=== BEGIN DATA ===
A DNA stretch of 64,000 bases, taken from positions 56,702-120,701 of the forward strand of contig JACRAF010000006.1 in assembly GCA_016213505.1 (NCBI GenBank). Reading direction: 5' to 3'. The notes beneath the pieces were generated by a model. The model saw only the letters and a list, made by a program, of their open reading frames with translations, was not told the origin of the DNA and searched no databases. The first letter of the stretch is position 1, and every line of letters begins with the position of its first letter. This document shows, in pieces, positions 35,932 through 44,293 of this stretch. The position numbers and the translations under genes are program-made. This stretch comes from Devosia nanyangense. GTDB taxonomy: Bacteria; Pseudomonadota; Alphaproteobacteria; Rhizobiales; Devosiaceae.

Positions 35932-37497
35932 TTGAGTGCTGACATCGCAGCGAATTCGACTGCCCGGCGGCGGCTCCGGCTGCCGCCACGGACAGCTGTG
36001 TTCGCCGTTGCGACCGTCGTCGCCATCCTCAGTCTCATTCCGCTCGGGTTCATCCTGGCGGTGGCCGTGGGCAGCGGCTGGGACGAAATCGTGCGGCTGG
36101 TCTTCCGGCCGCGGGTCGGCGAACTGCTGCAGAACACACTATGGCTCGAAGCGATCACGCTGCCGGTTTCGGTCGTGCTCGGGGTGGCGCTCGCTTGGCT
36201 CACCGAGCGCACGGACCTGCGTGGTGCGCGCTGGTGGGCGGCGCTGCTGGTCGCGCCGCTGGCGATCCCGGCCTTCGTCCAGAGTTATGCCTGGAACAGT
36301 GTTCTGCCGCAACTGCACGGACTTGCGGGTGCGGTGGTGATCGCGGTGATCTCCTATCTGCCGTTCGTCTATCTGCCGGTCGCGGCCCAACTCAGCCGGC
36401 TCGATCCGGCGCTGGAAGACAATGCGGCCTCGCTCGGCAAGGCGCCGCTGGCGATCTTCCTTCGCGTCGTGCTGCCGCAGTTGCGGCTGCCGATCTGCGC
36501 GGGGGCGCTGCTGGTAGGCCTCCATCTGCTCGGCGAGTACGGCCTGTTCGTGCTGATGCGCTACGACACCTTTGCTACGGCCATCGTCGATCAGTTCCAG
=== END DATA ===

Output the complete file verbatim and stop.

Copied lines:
A DNA stretch of 64,000 bases, taken from positions 56,702-120,701 of the forward strand of contig JACRAF010000006.1 in assembly GCA_016213505.1 (NCBI GenBank). Reading direction: 5' to 3'. The notes beneath the pieces were generated by a model. The model saw only the letters and a list, made by a program, of their open reading frames with translations, was not told the origin of the DNA and searched no databases. The first letter of the stretch is position 1, and every line of letters begins with the position of its first letter. This document shows, in pieces, positions 35,932 through 44,293 of this stretch. The position numbers and the translations under genes are program-made. This stretch comes from Devosia nanyangense. GTDB taxonomy: Bacteria; Pseudomonadota; Alphaproteobacteria; Rhizobiales; Devosiaceae.

Positions 35932-37497
35932 TTGAGTGCTGACATCGCAGCGAATTCGACTGCCCGGCGGCGGCTCCGGCTGCCGCCACGGACAGCTGTG
36001 TTCGCCGTTGCGACCGTCGTCGCCATCCTCAGTCTCATTCCGCTCGGGTTCATCCTGGCGGTGGCCGTGGGCAGCGGCTGGGACGAAATCGTGCGGCTGG
36101 TCTTCCGGCCGCGGGTCGGCGAACTGCTGCAGAACACACTATGGCTCGAAGCGATCACGCTGCCGGTTTCGGTCGTGCTCGGGGTGGCGCTCGCTTGGCT
36201 CACCGAGCGCACGGACCTGCGTGGTGCGCGCTGGTGGGCGGCGCTGCTGGTCGCGCCGCTGGCGATCCCGGCCTTCGTCCAGAGTTATGCCTGGAACAGT
36301 GTTCTGCCGCAACTGCACGGACTTGCGGGTGCGGTGGTGATCGCGGTGATCTCCTATCTGCCGTTCGTCTATCTGCCGGTCGCGGCCCAACTCAGCCGGC
36401 TCGATCCGGCGCTGGAAGACAATGCGGCCTCGCTCGGCAAGGCGCCGCTGGCGATCTTCCTTCGCGTCGTGCTGCCGCAGTTGCGGCTGCCGATCTGCGC
36501 GGGGGCGCTGCTGGTAGGCCTCCATCTGCTCGGCGAGTACGGCCTGTTCGTGCTGATGCGCTACGACACCTTTGCTACGGCCATCGTCGATCAGTTCCAG